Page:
Tuesday, September 15, 2015

Writing 101: Lying to the Readers

Whether you call it stretching the truth or creative promotion, lying to the readers isn’t a good idea -- even if it’s all done in the name of embellishment. Find out why it’ll never work to fudge on your credentials, make more out of your achievements or just downright fib about your books.

 
There Are No White Lies


Sure, it sounds more impressive to say that your book is a bestseller, or that you have a degree in this or that, or maybe that you have all five-star reviews. But if those things aren’t really, really true, it’s better not to say them at all. Even if you’re just fudging a little or exaggerating a lot, there’s one thing you can never lie to get: credibility. You don’t want to lose that, trust me.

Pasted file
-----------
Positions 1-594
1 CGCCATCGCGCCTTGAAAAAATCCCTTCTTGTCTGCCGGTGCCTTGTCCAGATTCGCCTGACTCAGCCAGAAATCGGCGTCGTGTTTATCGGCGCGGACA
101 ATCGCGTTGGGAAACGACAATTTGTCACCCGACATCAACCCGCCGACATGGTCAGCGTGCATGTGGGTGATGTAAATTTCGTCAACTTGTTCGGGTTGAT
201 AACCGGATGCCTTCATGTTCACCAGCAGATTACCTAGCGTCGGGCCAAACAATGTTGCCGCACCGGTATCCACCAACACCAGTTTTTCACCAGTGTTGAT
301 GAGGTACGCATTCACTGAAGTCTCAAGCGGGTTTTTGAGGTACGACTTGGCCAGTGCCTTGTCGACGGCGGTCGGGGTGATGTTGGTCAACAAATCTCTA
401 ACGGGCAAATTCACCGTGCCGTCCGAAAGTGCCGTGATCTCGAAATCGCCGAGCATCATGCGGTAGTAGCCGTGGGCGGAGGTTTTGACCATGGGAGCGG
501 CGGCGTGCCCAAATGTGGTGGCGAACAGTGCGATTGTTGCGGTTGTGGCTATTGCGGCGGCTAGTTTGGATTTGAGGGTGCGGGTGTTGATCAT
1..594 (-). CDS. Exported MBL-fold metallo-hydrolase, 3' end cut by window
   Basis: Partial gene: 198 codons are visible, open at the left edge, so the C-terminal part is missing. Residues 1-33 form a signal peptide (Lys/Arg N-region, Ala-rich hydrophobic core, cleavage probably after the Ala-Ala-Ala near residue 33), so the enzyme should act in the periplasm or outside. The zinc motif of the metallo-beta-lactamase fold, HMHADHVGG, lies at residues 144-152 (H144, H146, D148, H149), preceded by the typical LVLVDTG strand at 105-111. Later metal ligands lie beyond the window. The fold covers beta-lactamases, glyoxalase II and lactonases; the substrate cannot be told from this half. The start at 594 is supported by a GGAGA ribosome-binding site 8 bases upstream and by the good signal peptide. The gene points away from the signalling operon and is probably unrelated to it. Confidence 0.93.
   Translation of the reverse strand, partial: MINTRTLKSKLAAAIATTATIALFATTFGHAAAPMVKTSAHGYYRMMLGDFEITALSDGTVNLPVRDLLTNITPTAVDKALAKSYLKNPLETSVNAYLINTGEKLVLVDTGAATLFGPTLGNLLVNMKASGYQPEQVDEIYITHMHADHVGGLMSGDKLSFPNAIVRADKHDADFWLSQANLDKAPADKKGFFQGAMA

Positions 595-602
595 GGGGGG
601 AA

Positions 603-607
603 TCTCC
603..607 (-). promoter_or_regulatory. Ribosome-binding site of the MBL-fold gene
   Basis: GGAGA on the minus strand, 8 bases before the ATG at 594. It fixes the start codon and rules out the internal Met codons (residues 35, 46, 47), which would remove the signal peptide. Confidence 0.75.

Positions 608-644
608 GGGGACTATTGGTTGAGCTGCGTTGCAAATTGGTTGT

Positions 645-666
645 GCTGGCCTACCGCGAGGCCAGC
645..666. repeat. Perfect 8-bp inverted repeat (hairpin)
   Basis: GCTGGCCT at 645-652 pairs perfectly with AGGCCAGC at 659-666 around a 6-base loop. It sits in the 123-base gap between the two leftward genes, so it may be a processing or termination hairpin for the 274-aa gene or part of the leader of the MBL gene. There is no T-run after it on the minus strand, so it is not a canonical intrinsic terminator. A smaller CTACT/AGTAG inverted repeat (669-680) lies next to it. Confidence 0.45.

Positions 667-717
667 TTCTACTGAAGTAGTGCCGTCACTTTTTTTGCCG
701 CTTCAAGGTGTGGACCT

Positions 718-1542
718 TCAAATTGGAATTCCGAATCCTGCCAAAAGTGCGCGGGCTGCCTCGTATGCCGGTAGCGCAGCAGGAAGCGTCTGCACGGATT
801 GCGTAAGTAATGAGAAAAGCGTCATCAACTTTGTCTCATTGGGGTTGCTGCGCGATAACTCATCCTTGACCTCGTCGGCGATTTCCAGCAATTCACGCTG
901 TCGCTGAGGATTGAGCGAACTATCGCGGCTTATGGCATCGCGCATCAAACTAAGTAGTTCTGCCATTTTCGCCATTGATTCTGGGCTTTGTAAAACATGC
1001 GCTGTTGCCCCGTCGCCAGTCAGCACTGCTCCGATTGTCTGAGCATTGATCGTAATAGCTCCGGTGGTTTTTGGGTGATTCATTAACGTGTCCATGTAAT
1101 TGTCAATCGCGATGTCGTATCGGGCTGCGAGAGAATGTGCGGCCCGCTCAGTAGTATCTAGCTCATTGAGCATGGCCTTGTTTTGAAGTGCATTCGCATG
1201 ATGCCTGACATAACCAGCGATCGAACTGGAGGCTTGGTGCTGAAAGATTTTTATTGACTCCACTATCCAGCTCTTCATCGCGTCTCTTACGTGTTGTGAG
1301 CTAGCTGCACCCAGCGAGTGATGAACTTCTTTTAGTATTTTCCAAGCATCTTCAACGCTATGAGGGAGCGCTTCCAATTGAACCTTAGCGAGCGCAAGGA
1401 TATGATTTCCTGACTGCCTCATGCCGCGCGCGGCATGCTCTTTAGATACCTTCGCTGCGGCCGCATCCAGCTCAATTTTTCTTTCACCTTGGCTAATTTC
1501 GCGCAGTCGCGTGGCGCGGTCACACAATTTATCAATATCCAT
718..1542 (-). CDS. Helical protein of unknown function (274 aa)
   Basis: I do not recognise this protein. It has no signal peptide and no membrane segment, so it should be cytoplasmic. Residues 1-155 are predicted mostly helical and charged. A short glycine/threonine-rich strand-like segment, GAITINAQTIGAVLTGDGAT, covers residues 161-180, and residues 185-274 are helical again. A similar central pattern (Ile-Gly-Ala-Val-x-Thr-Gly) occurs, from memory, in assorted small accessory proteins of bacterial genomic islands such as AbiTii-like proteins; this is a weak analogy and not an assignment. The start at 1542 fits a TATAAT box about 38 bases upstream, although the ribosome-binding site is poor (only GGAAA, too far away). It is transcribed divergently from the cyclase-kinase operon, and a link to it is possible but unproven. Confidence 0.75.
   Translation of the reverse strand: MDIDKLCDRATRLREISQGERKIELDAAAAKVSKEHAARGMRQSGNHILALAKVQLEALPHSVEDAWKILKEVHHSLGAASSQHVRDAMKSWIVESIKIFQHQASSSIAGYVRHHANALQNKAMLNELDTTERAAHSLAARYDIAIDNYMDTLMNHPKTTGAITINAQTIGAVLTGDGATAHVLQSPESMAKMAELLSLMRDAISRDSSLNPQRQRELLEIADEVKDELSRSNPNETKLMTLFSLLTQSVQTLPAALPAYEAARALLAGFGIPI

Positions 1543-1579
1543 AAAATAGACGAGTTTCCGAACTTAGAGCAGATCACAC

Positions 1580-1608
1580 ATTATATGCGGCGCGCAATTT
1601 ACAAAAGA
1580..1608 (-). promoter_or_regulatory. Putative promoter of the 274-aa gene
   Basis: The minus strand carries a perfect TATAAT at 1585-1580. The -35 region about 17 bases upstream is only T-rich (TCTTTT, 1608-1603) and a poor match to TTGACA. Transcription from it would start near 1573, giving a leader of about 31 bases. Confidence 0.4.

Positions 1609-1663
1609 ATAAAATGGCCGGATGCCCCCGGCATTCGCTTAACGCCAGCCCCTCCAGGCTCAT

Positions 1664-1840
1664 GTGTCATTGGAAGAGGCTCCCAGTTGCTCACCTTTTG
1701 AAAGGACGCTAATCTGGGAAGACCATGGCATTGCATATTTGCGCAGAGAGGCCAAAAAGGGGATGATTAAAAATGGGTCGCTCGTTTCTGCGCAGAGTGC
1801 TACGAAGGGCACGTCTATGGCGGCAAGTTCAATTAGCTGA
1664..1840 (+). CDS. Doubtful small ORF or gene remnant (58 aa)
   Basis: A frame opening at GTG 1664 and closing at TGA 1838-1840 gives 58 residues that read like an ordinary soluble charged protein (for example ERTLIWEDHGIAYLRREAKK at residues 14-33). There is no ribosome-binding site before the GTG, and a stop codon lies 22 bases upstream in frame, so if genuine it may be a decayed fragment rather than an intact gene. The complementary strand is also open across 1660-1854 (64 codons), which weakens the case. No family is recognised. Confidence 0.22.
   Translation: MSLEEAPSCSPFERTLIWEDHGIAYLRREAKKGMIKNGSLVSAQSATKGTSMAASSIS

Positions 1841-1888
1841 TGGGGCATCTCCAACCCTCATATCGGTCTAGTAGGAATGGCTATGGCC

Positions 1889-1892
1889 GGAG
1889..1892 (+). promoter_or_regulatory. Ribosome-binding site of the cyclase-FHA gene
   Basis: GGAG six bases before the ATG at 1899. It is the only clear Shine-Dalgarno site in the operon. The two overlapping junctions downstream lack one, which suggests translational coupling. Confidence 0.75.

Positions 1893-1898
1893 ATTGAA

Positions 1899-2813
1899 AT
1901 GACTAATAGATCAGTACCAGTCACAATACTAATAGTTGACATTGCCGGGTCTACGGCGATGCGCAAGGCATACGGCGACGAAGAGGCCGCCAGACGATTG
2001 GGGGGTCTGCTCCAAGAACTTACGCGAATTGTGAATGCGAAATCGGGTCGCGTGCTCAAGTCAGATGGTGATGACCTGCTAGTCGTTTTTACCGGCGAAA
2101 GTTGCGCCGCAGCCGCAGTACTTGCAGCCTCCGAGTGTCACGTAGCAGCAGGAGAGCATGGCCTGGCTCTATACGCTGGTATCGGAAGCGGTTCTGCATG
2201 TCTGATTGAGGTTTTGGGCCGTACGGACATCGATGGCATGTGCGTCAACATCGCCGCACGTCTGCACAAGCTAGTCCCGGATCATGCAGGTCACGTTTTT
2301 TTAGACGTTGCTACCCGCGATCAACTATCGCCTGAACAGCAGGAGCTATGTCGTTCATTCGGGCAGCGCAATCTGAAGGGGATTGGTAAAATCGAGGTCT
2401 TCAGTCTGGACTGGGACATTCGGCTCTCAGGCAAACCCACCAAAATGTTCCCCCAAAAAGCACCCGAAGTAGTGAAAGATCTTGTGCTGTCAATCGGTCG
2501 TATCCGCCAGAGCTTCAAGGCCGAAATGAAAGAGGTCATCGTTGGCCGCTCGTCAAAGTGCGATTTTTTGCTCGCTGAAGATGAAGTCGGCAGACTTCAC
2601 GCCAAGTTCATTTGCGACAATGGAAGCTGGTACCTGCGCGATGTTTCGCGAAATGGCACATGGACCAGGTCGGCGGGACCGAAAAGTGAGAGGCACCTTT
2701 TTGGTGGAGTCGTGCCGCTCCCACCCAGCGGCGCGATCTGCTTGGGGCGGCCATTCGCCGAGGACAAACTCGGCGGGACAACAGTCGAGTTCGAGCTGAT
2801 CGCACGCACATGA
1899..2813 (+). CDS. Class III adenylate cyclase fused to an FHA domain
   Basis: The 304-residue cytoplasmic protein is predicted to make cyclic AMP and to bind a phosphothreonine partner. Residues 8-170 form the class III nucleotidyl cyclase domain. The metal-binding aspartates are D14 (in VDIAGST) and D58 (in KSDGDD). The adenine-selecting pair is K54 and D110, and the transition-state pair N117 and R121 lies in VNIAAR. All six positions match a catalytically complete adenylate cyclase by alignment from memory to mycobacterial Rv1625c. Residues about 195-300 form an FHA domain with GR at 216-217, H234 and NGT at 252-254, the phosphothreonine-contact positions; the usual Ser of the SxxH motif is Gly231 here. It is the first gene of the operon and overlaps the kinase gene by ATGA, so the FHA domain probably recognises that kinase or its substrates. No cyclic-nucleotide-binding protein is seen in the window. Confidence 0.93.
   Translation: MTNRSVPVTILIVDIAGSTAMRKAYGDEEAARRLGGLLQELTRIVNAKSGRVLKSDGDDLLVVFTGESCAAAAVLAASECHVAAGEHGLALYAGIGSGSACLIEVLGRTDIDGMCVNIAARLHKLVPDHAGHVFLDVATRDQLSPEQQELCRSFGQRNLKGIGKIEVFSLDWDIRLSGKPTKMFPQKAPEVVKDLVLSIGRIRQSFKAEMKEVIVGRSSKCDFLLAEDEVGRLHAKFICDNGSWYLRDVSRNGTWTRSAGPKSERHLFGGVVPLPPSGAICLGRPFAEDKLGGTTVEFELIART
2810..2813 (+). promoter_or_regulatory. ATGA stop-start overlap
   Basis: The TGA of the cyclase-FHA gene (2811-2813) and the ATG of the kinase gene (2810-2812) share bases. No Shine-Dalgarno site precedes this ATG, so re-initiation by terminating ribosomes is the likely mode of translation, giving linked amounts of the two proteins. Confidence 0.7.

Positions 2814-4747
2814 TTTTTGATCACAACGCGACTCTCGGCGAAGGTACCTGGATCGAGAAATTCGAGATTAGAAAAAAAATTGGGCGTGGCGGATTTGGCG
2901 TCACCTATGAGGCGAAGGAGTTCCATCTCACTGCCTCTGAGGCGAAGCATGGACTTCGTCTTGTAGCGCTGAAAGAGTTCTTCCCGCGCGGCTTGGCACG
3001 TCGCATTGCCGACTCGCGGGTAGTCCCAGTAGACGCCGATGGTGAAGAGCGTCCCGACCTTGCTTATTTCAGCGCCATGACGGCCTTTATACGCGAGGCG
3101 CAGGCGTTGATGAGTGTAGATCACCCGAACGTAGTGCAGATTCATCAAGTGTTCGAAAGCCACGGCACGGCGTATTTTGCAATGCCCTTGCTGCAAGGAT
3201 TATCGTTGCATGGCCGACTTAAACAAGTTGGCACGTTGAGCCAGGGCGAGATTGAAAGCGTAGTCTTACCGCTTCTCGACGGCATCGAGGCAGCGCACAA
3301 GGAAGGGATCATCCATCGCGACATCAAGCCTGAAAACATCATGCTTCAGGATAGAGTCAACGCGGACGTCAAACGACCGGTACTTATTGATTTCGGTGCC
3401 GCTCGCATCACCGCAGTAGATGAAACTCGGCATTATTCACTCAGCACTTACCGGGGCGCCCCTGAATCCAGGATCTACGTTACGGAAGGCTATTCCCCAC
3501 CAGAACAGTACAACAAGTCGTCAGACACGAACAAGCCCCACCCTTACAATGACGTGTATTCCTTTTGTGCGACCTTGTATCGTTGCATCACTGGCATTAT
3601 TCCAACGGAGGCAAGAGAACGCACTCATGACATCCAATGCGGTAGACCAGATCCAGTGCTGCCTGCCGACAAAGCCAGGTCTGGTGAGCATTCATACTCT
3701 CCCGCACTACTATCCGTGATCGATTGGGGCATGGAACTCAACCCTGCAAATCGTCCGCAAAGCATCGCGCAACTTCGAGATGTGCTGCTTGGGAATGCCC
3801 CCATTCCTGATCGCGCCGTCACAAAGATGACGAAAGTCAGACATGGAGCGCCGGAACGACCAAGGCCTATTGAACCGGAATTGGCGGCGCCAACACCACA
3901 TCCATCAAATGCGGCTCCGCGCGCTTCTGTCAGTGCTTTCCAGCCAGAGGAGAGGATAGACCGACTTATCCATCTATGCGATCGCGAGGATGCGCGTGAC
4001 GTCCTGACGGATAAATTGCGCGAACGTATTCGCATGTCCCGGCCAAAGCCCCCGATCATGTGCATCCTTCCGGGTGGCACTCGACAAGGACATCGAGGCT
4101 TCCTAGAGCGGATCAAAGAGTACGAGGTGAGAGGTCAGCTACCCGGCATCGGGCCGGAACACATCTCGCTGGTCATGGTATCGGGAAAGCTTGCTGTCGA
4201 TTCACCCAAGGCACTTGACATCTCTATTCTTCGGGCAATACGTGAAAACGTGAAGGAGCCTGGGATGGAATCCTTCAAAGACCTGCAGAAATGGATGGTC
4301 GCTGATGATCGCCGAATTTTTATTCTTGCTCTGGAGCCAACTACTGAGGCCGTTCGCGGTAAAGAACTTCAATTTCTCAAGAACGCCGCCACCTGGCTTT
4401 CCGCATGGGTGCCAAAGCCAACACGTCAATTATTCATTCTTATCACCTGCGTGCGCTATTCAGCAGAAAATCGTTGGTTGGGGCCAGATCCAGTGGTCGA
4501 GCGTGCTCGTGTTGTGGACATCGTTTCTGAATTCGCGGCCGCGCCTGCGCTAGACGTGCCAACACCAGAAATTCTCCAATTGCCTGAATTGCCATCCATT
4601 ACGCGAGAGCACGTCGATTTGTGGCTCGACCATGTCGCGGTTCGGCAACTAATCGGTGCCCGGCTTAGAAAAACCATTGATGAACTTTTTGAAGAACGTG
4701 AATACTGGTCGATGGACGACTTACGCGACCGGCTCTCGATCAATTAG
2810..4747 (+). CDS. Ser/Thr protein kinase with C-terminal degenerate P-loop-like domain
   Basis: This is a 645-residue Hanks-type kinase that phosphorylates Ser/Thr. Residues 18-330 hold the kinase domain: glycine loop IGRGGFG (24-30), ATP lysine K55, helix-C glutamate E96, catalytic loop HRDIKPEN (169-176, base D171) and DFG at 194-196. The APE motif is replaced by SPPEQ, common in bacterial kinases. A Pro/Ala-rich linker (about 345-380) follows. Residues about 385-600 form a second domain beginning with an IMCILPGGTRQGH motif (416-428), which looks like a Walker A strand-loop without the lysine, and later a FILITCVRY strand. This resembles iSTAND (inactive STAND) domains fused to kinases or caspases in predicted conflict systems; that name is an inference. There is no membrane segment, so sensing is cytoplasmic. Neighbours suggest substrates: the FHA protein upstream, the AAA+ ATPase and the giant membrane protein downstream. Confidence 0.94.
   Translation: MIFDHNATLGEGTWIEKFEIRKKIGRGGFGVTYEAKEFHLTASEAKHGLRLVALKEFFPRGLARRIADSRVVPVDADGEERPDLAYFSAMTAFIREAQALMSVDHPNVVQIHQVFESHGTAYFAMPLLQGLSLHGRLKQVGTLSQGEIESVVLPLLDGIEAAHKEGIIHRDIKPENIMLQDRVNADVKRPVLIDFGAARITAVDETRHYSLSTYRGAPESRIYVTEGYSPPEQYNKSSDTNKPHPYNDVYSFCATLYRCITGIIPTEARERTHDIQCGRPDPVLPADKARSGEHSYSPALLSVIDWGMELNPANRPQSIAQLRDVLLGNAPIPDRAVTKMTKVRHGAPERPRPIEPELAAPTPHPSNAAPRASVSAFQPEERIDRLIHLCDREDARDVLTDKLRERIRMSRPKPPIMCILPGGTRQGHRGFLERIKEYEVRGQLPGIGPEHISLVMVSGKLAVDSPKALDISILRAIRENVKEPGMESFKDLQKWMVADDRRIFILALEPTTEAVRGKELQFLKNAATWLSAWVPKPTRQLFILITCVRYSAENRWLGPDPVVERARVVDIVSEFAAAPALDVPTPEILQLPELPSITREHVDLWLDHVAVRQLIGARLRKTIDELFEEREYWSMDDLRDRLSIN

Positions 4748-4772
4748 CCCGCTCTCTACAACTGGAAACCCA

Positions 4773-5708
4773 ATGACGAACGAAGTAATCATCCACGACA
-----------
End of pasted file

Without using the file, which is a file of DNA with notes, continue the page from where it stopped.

Readers need to feel a certain sense of trust for authors. After all, you’re delving into an entire world as a reader, and depending on the author not to let you get too lost and confused inside of it. Readers have to trust that the author will take them on a journey they will enjoy. And if a reader can’t trust that you’re telling the truth, they aren’t going to trust you enough to buy your book.

It’s tempting to make a little more out of your books or your accomplishments, to bend the truth a little...to outright lie. But it’s always better to be honest instead, and build up those credentials slowly. Keep working, keep writing, and soon you won’t have to do any exaggerating or fudging on anything.

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